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Newspaper Fold and Computer

Business Analyst Tip: Put Information Above the Fold

In The Fold Manifesto: Why the Page Fold Still Matters, Amy Schade discusses how important it is to put key information above the fold on a website. In the article, Schade writes: “Screen sizes are constantly shifting and designs can respond to these sizes, rather than fit to a constant size. So when clients, designers, developers, or marketers talk about content ‘above the fold’ — a term borrowed from print-newspaper terminology and used as a way to reference what is visible on the webpage without scrolling — does it make sense anymore? Yes. The fold still exists and still applies. Even though the exact location of the fold will differ between devices, it exists for every single user on every single screen.”

A while back, a colleague and I were discussing this concept. The branding arm of her company required her to use a standard layout for her product (a web site), which included a huge picture below the standard menu. This picture took up about 1/3 of the vertical space on a full-size monitor, pushing meaningful information below the fold.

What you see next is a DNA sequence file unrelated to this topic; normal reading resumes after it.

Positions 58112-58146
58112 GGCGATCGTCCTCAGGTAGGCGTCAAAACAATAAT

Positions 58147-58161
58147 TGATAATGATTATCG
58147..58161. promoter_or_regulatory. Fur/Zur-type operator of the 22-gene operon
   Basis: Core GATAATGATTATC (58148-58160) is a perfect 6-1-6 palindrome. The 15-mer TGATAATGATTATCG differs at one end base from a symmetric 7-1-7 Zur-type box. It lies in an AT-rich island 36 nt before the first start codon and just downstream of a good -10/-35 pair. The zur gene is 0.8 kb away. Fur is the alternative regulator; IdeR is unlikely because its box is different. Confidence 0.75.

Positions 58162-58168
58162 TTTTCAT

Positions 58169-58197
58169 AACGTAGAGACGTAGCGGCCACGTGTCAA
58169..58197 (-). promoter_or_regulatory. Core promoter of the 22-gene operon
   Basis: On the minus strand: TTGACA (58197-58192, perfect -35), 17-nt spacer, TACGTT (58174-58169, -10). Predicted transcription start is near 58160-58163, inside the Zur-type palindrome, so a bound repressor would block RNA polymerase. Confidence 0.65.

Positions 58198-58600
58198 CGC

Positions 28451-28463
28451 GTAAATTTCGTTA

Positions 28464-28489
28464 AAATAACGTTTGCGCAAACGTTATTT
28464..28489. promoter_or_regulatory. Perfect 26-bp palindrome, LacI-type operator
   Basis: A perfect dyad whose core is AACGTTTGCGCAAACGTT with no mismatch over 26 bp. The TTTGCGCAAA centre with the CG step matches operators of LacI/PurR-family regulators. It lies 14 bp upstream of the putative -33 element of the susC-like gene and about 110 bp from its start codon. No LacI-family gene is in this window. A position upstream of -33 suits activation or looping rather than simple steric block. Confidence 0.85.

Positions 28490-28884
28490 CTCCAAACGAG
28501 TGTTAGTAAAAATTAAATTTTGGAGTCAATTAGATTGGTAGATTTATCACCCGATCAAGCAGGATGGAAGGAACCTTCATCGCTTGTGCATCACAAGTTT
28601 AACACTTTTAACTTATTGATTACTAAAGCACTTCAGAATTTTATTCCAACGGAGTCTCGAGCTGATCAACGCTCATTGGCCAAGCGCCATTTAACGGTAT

As Schade points out, users will scroll down a webpage, but whatever appears above “the fold” must entice users to do so. For my friend working within someone else’s constraints, the choice of what appears in the image above the fold becomes all the more important. As digital culture evolves and user behavior shapes the ways we communicate, we must all choose what we put above the fold with strategic consideration.Using the "above the fold" approach for email

With this in mind, we can implement a hierarchy of information in some cases, putting the most important elements first, and in other cases, we must create a visual invitation to keep users engaged and moving down the screen. Even when we are simply communicating with our clients and team members, these are important concepts to keep in mind.

I may be overstepping, but I even apply these concepts to emails. I like to put action items at the top of meeting minutes, so they are easily seen. For longer emails, I’ll put a summary first, followed by details. I also consider the interaction cost of putting information in-line in an email versus attaching it. All things being equal, I try to reduce the interaction cost and put information in-line.

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